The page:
The capital city of Kochi prefecture, Kochi City faces the Pacific Ocean. Roughly 340,000 or around forty percent of the prefectures population live here. Kochi City is the center of the prefecture and is the hub for entertainment, arts and culture.
For sightseeing, Kochi Castle is one of the few remaining original castles in Japan as many were destroyed during WWII. This castle, however, remained intact and serves as a reminder of the elegance of 16th and 17th century Japanese architecture.
To know Kochi you have to know its favorite son, Ryoma Sakamoto. Born in the Edo era, marked by the military rule of the Tokunaga Shogunate, his struggles helped bring Japan into the modern era. There is a statue and a museum dedicated to the tumultuous life of this great reformer.
One unique attribute of Kochi is that it is said to be home to some serious drinking aficionados. Accordingly, there is a beer hall called Hirome that is open daily from 8am to 11pm.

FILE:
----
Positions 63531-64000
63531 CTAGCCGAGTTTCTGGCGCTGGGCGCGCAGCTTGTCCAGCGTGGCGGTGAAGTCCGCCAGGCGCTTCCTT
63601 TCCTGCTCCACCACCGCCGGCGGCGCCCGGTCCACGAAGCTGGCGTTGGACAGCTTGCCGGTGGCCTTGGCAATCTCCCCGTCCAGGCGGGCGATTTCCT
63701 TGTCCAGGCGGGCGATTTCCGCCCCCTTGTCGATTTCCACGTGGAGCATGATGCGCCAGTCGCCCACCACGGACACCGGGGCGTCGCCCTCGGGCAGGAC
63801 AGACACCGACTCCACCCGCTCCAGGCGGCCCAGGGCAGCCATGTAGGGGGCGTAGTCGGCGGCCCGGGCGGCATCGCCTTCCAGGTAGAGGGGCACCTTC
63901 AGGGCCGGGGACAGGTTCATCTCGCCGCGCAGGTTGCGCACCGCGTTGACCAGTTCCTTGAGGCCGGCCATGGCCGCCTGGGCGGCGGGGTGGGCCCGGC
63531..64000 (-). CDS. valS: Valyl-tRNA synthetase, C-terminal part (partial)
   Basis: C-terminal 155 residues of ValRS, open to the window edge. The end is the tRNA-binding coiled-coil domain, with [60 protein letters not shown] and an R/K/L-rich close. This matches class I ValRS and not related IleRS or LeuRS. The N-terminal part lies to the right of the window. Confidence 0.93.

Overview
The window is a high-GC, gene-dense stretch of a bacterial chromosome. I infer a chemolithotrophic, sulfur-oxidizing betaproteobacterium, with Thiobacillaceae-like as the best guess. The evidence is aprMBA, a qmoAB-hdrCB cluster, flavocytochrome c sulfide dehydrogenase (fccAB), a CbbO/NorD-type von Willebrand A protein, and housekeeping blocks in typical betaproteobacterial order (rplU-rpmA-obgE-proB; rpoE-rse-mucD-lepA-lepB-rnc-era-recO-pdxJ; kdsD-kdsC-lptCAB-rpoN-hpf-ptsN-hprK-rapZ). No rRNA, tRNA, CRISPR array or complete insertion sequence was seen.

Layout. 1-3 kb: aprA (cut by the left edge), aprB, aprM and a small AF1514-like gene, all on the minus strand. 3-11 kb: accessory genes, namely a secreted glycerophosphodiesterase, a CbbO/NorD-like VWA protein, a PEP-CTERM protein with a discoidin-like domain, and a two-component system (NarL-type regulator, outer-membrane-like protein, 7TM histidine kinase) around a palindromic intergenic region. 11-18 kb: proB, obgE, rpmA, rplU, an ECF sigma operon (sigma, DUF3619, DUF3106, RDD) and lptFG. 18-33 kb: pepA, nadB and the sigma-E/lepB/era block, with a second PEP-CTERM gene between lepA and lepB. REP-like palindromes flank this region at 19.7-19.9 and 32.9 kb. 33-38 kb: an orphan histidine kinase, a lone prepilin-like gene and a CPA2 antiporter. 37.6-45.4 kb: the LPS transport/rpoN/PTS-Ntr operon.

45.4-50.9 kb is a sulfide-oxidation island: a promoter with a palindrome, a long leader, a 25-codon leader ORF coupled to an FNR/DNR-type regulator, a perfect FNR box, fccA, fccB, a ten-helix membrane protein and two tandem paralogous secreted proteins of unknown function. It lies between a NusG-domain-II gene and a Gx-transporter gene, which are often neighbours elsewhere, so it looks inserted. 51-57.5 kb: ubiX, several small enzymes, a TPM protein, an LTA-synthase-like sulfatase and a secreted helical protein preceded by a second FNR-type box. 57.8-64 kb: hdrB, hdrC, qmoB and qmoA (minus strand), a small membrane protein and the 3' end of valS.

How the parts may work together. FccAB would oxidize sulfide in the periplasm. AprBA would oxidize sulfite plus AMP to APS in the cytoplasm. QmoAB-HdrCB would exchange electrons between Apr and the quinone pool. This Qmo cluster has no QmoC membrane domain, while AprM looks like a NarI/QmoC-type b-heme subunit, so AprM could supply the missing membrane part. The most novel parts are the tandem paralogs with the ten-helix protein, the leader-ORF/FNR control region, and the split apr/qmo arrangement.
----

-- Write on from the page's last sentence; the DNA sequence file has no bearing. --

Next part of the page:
Another interesting point of interest is Hariyama, which is a small bright red bridge that was popularized in song in Japan. It has become one of the city’s icons.
For local pastimes, Kochi is a water city where canoeing, rafting and surfing all enjoy a large following. There are numerous waterways to choose from. When you are done you can head inland to trek through some of the rugged landscape.
A major event is Kochi’s summer festival, which is spearheaded by the Yosakoi dance. Dancers from different groups give their all on stage in friendly rivalry. The farmers markets, held on several days of the week year-round, is the largest farmers market in the country and is a great place to learn about local (and often unusual!) produce and food items.
Whenever you decide to visit Kochi City you will be welcomed and feel the warmth of its people.